I couldn’t move. I wasn’t sure if this was the beginning of a set-up or not. I’d been observing them by now, and they were social creatures. So were killer whales. I was not a killer whale. I was more a spotfin lionfish, but you know, without the venom and the beautiful dorsal fins. But I was antisocial. That was my point, and I was that way for a reason.

“Mia’s at Wyatt’s and Lisa’s at the library. It’s just me, Sav, Noel, and a few others.”

A few others. I already knew that probably meant close to ten people.

I was torn. This was an olive branch, I was thinking. Or assuming. Or just hoping. She said the two girls who hated me wouldn’t be there, but I did have a crap ton of studying to do already.


What should I do?

She took pity on me again. “Listen, come. If it’s not the scene for you, we can Uber back? I’ll order the Uber, on me. I’ll make sure we go somewhere small. I think they mentioned the bar on campus.”

With an offer like that, I knew I had to go. She was making so many concessions just to get me to hang out with them.

This was so a set-up. I was the outcast seal swimming to my slaughter. They just wanted to play with me a bit before eating me.

I nodded and grabbed my purse. “I’m game.” What else could I do?


My roommate was a liar.

I knew there was a bar on campus. It was a small pub. Quaint. I saw it once walking past it, but I didn’t know there were two bars on campus, and the one their group went to was the opposite of small. It was huge. Sixteen large screens were mounted around the place. It was an on-campus version of Wild Wings. It was a total sports hangout, and when we walked in, they were heralded as long-lost family members. A collective greeting came up from everywhere, but I’d been prepared for that. A D1 school, and Noel was the starting quarterback, he was a big deal. A really big deal. Savannah was next to him. And Nicole had introduced me to Nacho and Dent. Dent was the guy who had been going to help me the first night until Mia stopped him.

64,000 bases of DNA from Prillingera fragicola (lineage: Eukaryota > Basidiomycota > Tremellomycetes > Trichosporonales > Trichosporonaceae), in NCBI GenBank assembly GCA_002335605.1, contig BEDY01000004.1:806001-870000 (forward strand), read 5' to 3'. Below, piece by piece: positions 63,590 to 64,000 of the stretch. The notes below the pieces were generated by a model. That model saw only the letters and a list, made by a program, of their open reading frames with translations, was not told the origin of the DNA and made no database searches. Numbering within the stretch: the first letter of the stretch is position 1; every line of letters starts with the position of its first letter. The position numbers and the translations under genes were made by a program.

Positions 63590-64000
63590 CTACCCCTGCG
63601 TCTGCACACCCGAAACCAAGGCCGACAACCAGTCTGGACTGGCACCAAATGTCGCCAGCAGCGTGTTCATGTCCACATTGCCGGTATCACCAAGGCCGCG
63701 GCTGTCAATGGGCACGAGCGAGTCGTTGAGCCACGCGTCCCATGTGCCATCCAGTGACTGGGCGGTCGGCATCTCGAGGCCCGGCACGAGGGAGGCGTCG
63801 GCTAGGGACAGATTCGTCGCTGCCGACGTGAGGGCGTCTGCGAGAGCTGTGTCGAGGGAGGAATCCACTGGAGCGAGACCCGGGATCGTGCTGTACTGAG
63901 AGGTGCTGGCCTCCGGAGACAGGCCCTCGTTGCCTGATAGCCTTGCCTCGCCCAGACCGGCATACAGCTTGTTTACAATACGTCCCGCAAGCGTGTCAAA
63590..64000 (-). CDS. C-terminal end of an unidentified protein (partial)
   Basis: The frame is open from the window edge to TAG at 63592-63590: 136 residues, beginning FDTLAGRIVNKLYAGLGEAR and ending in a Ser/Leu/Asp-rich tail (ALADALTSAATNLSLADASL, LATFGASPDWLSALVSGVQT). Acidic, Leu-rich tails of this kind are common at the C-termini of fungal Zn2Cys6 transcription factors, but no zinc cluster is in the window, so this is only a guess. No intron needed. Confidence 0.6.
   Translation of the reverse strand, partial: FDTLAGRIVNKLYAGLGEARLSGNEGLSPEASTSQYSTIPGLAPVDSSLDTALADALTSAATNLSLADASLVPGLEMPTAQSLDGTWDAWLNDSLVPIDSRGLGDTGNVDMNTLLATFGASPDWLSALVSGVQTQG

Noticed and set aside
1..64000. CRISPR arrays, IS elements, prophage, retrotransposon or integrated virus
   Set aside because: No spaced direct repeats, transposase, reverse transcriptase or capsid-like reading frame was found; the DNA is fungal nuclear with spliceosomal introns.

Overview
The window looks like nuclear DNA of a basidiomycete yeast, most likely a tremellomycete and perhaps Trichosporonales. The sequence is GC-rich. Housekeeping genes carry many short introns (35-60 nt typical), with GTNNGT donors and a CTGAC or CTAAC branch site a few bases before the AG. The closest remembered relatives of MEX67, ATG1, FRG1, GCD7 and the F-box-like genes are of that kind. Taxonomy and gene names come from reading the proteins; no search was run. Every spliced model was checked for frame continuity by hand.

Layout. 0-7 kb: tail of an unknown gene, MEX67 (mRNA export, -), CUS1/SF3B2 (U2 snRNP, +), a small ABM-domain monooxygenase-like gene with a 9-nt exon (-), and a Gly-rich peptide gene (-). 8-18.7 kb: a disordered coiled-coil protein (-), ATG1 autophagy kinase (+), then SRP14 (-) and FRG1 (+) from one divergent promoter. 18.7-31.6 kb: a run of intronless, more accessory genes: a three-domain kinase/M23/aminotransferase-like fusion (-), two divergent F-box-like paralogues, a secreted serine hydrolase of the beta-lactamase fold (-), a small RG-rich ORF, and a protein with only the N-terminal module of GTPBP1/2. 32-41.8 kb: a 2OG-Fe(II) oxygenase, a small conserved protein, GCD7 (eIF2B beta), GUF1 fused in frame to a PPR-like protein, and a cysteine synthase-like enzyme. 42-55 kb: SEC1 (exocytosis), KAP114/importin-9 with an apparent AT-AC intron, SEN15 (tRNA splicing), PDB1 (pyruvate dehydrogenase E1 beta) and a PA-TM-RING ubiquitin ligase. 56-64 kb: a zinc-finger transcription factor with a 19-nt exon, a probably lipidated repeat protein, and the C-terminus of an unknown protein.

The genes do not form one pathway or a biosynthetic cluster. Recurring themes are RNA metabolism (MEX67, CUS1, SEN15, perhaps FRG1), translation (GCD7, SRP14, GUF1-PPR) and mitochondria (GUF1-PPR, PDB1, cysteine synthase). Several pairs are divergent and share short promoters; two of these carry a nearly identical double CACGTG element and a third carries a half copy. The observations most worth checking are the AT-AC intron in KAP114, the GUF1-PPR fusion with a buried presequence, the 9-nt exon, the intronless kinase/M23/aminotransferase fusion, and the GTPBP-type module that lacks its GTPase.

He had dark eyes and he’d been watching me the whole time. He sat next to me when we all piled into a huge booth in the corner. It was one that seated up to twelve people. Nicole was on my left and Dent was on my right. Reaching for the menu, his arm grazed mine.

I pulled my arm away, not to be rude, but because I had a thing with personal space and people invading it.


“It’s me. I have a personal bubble issue.”

He chuckled. “Not for that, for the first night. We should’ve helped you bring in your boxes. It would have been the right thing to do.”

Oh. That.

I shrugged. “It’s fine. It’s cool.”

“No, really. We should’ve helped. Not all of us are like Liss and Mia. Some of us are cool. Friendly, even.”

Yeah. He was being friendly now, but the jaded part of me, the side of me that knew I was living in a kill or be killed kinda world wondered if he’d keep it up when and if Mia was around. I was thinking not.

“They’re—” I didn’t know what to say. And I only had enough money for a small order of wings, so I didn’t need to peruse the menu anymore. I settled for picking at my napkin. “They’re fine.”

“They’re being bitches.”

The guy next to Dent heard and choked back a laugh. “You’re just pissy because Lisa shot you down hard last night.”

And that put him in a whole new light.

I shifted back just as his gaze whipped back to mine. His eyebrows rose. “It’s not like that.”

No. I was getting what it was like exactly.

“It’s cool.”

But fuck. For real.

Nicole and Savannah, I could get them. I was the new roommate. They hadn’t kicked me out, so I was figuring the two had taken pity on me. I mean, I was looking around. There were people galore around them, and others still on the periphery. Girls who would’ve been my replacement. Why Char did what she did…yeah, that was a bitch move. To them and myself, but it was done. I couldn’t afford my own place yet. No way. They were only making me pay three hundred a month, and I knew that was a steal where the house was located, that it actually was a house. I’d resigned myself to the fact that I’d put up with the loud and the football, if only for a semester.

But this guy, he didn’t have to pretend to be nice to me.